House to Take Up Tech Bills
December 15, 2012. The House floor schedule for Tuesday, December 18, 2012 includes consideration of three technology related bills, under suspension of the rules: Sen. Patrick Leahy's (D-VT) recently introduced "Theft of Trade Secrets Clarification Act", Rep. Bob Goodlatte's (R-VA) bill to amend the VPPA (without the SJC's ECPA amendments), and Rep. Lamar Smith's (R-TX) recently introduced patent bill (which addresses the post grant dead zone, allocation of user fees, and pre GATT patent applications, among other issues).
Patent Bill. First, the House is scheduled to consider HR 6621 [LOC | WW], an untitled bill that would make 15 changes to the "Leahy Smith America Invents Act" and the Patent Act.
Rep. Smith (at right) introduced this bill on November 30, 2012. There has been no hearing or markup for any of the sections of this bill.
The Congress enacted the AIA, HR 1249 [LOC | WW], earlier in this Congress. President Obama signed it into law on September 16, 2011. It is now Public Law No. 112-29.
This bill addresses the post grant dead zone issue. It addresses patent term adjustments. It would repeal 35 U.S.C. § 373 regarding improper applicants for international PCT applications at the USPTO. It also addresses allocation of user fees, by amending 35 U.S.C. § 42(c)(3).
This bill also pertains to pre GATT patent applications. It might have the effect of eliminating many of the several hundred of these pre June 7, 1995 applications.
See also, story titled "Rep. Smith Introduces Patent Bill" in TLJ Daily E-Mail Alert No. 2,487, December 10, 2012.
Theft of Trade Secrets Clarification Act. Second, the House will consider S 3642 [LOC | WW], the "Theft of Trade Secrets Clarification Act of 2012". Sen. Leahy and Sen. Herb Kohl (D-WI) introduced this bill on November 27, 2012. The Senate passed this bill, by unanimous consent, without debate, late on the same day.
This bill would amend the Economic Espionage Act, which is codified at 18 U.S.C. § 1832, and which criminalizes theft of trade secrets. It is a response to the April 11, 2012 opinion of the U.S. Court of Appeals (2ndCir) in U.S. v. Aleynikov, App. Ct. No. 11-1126. It clarifies that theft of software source code can constitute a violation of Section 1882.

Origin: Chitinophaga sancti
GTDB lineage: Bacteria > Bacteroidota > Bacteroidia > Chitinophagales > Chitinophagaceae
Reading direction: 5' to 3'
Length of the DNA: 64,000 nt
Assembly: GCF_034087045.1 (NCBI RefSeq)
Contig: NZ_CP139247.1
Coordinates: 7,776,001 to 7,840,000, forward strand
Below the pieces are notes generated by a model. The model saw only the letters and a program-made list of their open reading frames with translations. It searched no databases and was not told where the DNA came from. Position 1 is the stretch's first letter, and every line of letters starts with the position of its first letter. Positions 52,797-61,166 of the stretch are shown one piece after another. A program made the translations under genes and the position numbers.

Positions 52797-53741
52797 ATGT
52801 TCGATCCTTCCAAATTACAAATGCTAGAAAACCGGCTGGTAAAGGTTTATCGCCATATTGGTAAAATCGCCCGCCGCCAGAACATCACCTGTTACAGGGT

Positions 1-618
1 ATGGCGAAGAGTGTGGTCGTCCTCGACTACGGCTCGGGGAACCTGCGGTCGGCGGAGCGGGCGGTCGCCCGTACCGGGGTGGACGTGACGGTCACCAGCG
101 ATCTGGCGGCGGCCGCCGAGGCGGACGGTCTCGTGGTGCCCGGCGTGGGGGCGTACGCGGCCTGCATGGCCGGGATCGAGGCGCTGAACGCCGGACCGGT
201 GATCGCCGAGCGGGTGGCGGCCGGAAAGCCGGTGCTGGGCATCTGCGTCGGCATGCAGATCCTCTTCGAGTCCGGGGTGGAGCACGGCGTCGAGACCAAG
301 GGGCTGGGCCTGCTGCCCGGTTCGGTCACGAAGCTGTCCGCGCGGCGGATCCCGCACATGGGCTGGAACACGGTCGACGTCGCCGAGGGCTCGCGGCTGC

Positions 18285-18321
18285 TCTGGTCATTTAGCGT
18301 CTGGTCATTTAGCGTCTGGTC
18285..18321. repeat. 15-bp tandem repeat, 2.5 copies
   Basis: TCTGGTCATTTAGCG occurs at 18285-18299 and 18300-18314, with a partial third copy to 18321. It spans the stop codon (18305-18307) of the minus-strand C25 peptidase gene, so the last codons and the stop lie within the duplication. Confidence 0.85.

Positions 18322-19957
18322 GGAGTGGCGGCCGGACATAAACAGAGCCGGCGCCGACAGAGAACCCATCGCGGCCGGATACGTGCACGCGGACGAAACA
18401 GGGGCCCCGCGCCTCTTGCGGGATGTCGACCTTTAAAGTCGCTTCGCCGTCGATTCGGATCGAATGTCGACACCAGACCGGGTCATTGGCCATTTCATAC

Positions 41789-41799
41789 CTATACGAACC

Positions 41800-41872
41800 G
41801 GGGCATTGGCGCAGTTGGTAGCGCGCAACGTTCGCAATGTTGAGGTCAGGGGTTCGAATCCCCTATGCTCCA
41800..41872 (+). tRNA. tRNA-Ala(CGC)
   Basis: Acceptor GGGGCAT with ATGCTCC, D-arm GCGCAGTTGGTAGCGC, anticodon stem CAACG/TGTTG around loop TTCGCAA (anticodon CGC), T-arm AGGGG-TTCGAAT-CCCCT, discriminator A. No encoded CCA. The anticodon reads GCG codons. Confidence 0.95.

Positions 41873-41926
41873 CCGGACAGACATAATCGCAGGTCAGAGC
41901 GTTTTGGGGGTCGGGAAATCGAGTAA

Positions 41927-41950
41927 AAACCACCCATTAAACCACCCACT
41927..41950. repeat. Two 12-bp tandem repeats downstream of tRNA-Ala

See also, story titeld "Senate Passes Theft of Trade Secrets Clarification Act" in TLJ Daily E-Mail Alert No. 2,477, November 28, 2012.
HR 2471 and Video Privacy. Third, the House will consider HR 2471 [LOC | WW], the "Video Privacy Protection Act Amendments Act of 2012". Rep. Goodlatte introduced this bill on July 8, 2011. The House Judiciary Committee (HJC) amended and approved this bill on October 13, 2011. The full House passed this bill on December 6, 2011.
See, story titled "House Judiciary Committee Passes Bill to Ease User Disclosure of Video Viewings in Social Media" in TLJ Daily E-Mail Alert No. 2,307, October 13, 2011.
The VPPA was enacted by the 100th Congress in 1988 just after the public debates and Senate hearings pertaining to the nomination of Judge Robert Bork to be a Justice of the Supreme Court, which involved disclosure of his video rental records. That bill was Public Law No. 100-68. It is codified at 18 U.S.C. § 2710.
The VPPA provides that "A video tape service provider who knowingly discloses, to any person, personally identifiable information concerning any consumer of such provider shall be liable to the aggrieved person".
The purpose of current legislative proposals is to allow companies, such as Facebook, to operate a web site that discloses users' video rentals and recommendations with a one time opt-in procedure, rather than requiring consent every time the user wants to recommend a video.
However, the Senate Judiciary Committee (SJC) approved a much different version of HR 2471 on November 29, 2012. See, TLJ's HTML red line mark up of this bill showing changes made by the SJC on November 29.
The SJC approved a bill with different language for amending the VPPA. Sen. Dianne Feinstein (D-CA) offered the amendment containing changes to the section amending the VPPA.
But, more significantly, its version would also amend the Electronic Communications Privacy Act (ECPA) to require a warrant for accessing cloud stored e-mail. See, story title "Senate Judiciary Committee Approves Leahy Bill to Require Warrant for Accessing Cloud Stored E-Mail" in TLJ Daily E-Mail Alert No. 2,479, November 30, 2012.
Late on December 14, the House Republican leadership release a House floor schedule for the week of December 17, without disclosing which version of HR 2471 would be considered. A spokesman for Rep. Goodlatte informed TLJ on December 15 that the House will consider a bill that contains only the VPPA amendments approved by the SJC on November 29. The House will not take up the ECPA language.
(Published in TLJ Daily E-Mail Alert No. 2,491, December 15, 2012.)